Following on from the wildly acclaimed The Castle, the Working Dog team brought us this fictionalised but affectionate account of the role New South Wales’ Parkes Observatory played in relaying telemetry and video transmissions from the 1969 Apollo 11 Moon Mission to the waiting world. In other hands this could have been a Very Serious Drama; here it’s a culture clash comedy, as the Australian boffins at Parkes (including Sam Neill, Tom Long, Kevin Harrington and Roy Billing) try to accommodate visiting NASA official Patrick Warburton. Worth it for the cricket scene alone.
Ivan Sen’s follow up to Mystery Road sees Indigenous detective Jay Swan (Aaron Pedersen) once again investigating dark doings in the outback, this time centered on a human trafficking operation in a remote gold mining settlement. Either helping, hindering or straight up shooting at him are a roster of great Australian actors, including David Gulpilil, Tom E. Lewis, David Wenham and Jacki Weaver. A searing outback noir, Goldstone cemented Swan as the most fascinating character in modern Australian crime fiction, and Sen as one of our most vital directors. Sen’s Toomelah and Beneath Clouds are also streaming.
Adapted from Timothy Conigrave’s 1995 memoir of the same name, Holding the Man sees Ryan Corr and Craig Stott as a gay couple who first meet in high school in 1970s Melbourne. Tracing their lives and relationship through to the ‘90s, the film takes in the gay rights movement and the tragedy of the AIDS epidemic, but never loses sight of the intimate and moving relationship at his core. Anchored by the incredible chemistry between Corr and Stott, this is a landmark of Australian queer cinema.
This brutally funny micro-budget comedy from debut writer/director Lucy Coleman follows the adventures of young playwright Loz (Sarah Gaul), who is trying to both a) make it in Sydney’s competitive arts scene and b) find romance, possibly with hunky nice guy Dave (Marshall Campbell). The plot is both simple and meandering, but what really matters here is Coleman’s voice, which accurately and mercilessly skewers millennial urban angst with hugely funny results. A gem.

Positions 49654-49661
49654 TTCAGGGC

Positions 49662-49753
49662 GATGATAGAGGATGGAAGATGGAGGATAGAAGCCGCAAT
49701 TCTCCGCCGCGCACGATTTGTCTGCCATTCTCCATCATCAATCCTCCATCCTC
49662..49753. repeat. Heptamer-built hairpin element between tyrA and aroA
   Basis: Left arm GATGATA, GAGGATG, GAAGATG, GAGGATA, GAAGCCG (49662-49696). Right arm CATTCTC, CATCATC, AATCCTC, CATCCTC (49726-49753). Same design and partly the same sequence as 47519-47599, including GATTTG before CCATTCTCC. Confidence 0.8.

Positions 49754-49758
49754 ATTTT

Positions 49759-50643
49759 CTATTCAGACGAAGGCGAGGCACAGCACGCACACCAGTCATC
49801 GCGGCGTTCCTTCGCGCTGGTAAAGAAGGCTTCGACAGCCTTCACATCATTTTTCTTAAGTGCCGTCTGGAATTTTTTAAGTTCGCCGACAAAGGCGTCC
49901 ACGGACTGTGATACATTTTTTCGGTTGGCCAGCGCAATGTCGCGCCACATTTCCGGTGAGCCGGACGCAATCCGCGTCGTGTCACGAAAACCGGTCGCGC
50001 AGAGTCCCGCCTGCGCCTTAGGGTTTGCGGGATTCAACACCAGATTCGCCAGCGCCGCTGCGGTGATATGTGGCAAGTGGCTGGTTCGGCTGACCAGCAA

After the apocalypse, a young woman (Clara Rugaard) is raised in a sealed bunker by a robot called Mother (voiced by Rose Byrne). Her education is interrupted when she comes across a wounded older woman (Hilary Swank) whose stories of other survivors bring into question everything she has been led to believe. Grant Sputore’s minimalist sci-fi is more drama than thriller, throwing ethical questions at both its characters and the audience while at the same time methodically peeling back layers of mystery regarding the fate of the human race.
Following on from the acclaimed Lantana, Ray Lawrence adapts the Raymond Carver story So Much Water So Close to Home. Gabriel Byrne, John Howard, Stelios Yiakmis and Billy Simon Stone are four friends on a weekend fishing trip who discover the body of a murdered girl. They decide to put off reporting the find so they can finish their trip, forcing their wives (Laura Linney, Deborra-Lee Furness and Leah Purcell) to question exactly what sort of men they are. Lawrence is a master of cutting through the veneer of suburban normalcy to reveal the anxieties beneath; this is one of his finest.
Years after he abandoned his family, rough nut TJ (Dean Daley-Jones) returns to his far north hometown to try and reconcile with his teenage son, Bullet (Lucas Yeeda), who is beginning down the same path of petty crime and substance abuse as his father. Local cop Texas (Greg Tait) runs a support group for reformed “mad bastards”, but knows that the pressures of poverty, boredom and lack of opportunity may well doom Bullet to crime and imprisonment, just like his father. Writer and director Brendan Fletcher’s first—and to date only—feature film is an unsentimental but deeply moving look at Indigenous masculinity in crisis.
Colin Friels is Malcolm, a socially awkward backyard inventor who falls in with a pair of petty criminals—Frank (John Hargreaves) and Judith (Lindy Davies)—and decides to use his technical acumen to help them commit robberies. What unfolds is one of the most winning Australian comedies of the 80s, as the little gang use a series of bizarre gadgets and gizmos—notably a miniature tram and a getaway car that splits in two—in the course of their capers. The first film from director Nadia Tass, and arguably her best.
Director Paul Ireland and the late Damian Hill, who gave us the excellent Pawno, relocate the Shakespeare play of the same name to a Melbourne housing commission tower presided over by Hugo Weaving’s ruminative crime boss—trading the original’s comedy for grit and pathos. When a cross-cultural romance brews between young Muslim woman, Jaiwara (Megan Hajjar) and musician Claudio (Harrison Gilbertson), her brother Farouk (Fayssal Bazzi) swears to put an end to it, putting the fragile peace of the neighbourhood in jeopardy.